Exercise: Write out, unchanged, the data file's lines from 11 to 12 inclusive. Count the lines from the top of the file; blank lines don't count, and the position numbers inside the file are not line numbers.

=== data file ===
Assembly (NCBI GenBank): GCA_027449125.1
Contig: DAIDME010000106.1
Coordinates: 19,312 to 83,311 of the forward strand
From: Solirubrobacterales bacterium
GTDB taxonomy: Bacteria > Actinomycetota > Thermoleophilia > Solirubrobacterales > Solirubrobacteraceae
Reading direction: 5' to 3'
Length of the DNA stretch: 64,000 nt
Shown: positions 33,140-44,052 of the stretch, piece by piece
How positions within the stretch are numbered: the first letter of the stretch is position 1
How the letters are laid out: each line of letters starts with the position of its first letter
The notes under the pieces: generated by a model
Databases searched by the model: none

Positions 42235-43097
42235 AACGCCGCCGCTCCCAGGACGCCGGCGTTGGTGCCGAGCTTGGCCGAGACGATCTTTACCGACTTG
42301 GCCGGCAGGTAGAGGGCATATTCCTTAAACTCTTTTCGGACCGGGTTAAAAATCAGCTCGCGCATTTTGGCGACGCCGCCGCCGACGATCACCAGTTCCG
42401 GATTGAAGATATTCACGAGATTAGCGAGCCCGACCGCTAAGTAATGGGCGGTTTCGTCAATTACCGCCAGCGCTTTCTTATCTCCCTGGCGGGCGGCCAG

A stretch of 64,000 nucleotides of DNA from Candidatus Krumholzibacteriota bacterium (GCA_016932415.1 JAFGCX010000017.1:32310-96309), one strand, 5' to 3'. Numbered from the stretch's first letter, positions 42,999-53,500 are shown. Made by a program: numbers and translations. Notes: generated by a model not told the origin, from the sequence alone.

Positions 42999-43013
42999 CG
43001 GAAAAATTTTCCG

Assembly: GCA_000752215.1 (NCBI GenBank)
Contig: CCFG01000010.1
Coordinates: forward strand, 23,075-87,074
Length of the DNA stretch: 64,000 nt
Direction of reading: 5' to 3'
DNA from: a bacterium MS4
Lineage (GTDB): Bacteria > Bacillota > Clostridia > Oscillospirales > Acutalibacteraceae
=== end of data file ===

The notes under the pieces: generated by a model
Databases searched by the model: none